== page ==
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U.S. Marshals Service

U.S. Marshals Service for Students

Judicial Security

The oldest and most important duty of the Marshals Service is to protect everyone involved in judicial business so it is free to resolve disputes fairly.

Some ways the Marshals Service provides safe court surroundings are by:

  • protecting over 2,000 federal judges and other court officials such as prosecutors, witnesses, jurors and public observers
  • making sure over 400 federal courthouses are secure and that each is safe and free of electronic devices that may interfere with judicial proceedings (such as recorders, telephones or cameras)
  • making sure each judicial proceeding is fair by reducing chances to:
  • tamper (try to influence) with evidence (things to prove)
  • intimidate (try to bully)
  • extort (try to force)
  • bribe (try to buy)
  • keeping custody (hold) of prisoners and protecting them during judicial proceedings.


  • survey each building and courtroom to see if either needs more protection
  • screen (check) all court building and courtroom entrances by making sure:
  • Every person walks through a metal detector. A metal detector is a gate like structure that looks for hidden metal objects that could be used as weapons, like guns, knives or sharp objects
  • Every package goes through an x-ray machine. This machine looks through items then takes pictures of objects that could be used to hurt someone or for cameras, telephones and recording devices that are not allowed in courtrooms.
  • watch everyone in the courtroom for disorderly conduct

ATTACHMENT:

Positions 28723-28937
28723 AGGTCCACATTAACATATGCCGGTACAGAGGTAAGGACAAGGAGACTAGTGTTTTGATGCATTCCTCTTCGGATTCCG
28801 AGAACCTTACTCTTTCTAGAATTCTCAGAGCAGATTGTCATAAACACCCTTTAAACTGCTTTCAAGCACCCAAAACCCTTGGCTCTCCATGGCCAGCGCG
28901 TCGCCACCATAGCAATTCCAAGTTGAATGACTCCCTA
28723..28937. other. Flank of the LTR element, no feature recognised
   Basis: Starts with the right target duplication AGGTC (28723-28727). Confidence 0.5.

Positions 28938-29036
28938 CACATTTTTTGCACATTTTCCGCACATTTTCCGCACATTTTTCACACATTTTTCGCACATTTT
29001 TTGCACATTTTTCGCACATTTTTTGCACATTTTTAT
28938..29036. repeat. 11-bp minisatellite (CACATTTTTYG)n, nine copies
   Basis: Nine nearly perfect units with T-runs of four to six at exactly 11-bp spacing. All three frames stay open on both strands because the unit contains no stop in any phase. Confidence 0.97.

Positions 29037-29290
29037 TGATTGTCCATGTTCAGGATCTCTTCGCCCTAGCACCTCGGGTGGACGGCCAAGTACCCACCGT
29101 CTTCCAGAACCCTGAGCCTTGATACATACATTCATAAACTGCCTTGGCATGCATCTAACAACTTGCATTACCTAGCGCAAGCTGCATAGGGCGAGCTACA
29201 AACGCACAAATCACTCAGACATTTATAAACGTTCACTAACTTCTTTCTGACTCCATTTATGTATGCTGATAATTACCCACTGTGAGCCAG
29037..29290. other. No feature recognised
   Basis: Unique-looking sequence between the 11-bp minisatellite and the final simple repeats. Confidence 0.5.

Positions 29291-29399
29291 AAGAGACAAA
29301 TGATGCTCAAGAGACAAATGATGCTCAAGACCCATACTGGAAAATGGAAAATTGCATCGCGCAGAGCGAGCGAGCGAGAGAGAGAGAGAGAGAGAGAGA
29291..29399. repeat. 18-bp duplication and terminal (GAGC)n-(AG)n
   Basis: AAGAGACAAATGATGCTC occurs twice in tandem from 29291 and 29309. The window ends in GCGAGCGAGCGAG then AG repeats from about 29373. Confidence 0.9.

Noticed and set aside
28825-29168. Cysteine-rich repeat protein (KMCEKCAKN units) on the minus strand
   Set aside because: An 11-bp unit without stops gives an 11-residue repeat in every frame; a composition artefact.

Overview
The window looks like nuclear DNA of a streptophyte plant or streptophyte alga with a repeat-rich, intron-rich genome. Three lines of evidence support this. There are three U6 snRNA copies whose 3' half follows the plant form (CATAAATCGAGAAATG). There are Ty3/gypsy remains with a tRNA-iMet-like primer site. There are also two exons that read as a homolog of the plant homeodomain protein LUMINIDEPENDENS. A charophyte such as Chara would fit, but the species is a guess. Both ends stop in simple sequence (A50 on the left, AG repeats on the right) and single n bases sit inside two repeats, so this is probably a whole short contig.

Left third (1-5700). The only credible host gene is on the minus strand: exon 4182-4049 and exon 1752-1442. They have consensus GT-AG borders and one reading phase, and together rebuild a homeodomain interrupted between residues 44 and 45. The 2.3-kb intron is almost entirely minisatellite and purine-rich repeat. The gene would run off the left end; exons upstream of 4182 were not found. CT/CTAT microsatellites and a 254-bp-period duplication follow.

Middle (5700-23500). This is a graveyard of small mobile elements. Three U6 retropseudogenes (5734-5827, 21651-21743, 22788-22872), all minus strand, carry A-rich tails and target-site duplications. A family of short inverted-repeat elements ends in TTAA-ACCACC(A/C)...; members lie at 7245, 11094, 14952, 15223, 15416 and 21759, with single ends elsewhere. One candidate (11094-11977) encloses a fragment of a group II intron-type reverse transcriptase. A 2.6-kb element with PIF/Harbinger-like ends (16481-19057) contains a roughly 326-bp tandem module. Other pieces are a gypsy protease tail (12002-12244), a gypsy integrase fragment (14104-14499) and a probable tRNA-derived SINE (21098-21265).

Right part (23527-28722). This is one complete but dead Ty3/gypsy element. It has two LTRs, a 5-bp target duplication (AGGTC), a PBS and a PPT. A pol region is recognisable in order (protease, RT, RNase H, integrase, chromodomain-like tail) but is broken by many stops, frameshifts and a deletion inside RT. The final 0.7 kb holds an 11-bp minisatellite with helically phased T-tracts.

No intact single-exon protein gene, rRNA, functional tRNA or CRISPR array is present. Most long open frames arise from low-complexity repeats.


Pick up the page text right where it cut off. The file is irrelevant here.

• test all security equipment on a regular basis, making sure they work properly
  • train the court staff on how to protect themselves
  • search courtrooms and surrounding areas before each court session for weapons or suspicious persons. After the search, the courtroom is locked until court begins.
  • if persons are suspected of being on drugs or alcohol, turn them over to the local police

COURTROOM SECURITY: Before a criminal case is brought to court, deputy marshals plan how many deputies, guards and equipment will be needed to protect everyone based on the following factors and questions:

  • Charge: is there a serious crime such as murder or terrorism?
  • Defendant: is the person accused of a crime of violence or tried to escape?
  • Number of defendants: is there more than one defendant or is the defendant associated with a dangerous group?
  • Interest in a case: has the public or media showed an interest in the case?

All these factors may suggest possible danger and a need for more security than other cases.


  • provide transportation
  • provide hotel rooms
  • provide meals
  • limit access to TV, newspaper, books, mail and telephone calls
  • arrange for personal or business visits

PERSONAL SECURITY: Sometimes a person is threatened harm for doing their duty to the courts. People making threats may be angry or dangerous and sometimes try to frighten others into making unfair decisions. Deputy marshals protect judges, witnesses or jurors, especially, if someone threatens to harm them. A threat may be delivered by telephone, letter, messenger, e-mail or in person. A threat hints someone or someone in their family may be hurt. The courts want fairness in all its decisions, but a threat might make someone nervous or afraid to make the right decision. The Marshals Service takes all threats very seriously and will protect everyone so no one harms them for doing their duty. If needed, deputies will provide protection 24/7 (24 hours a day, 7 days a week) until the person is out of danger or the person making the threat is apprehended (arrested). It is a very serious crime to threaten harm to anyone.

Learn more:

Combating Fear and Restoring Safety in Schools

Inside the Courtroom

Glossary of Legal Terms

Ben Franklin’s Judicial Branch 

Ben Franklin’s Executive Branch is an official site of the U.S. Federal Government, U.S. Department of Justice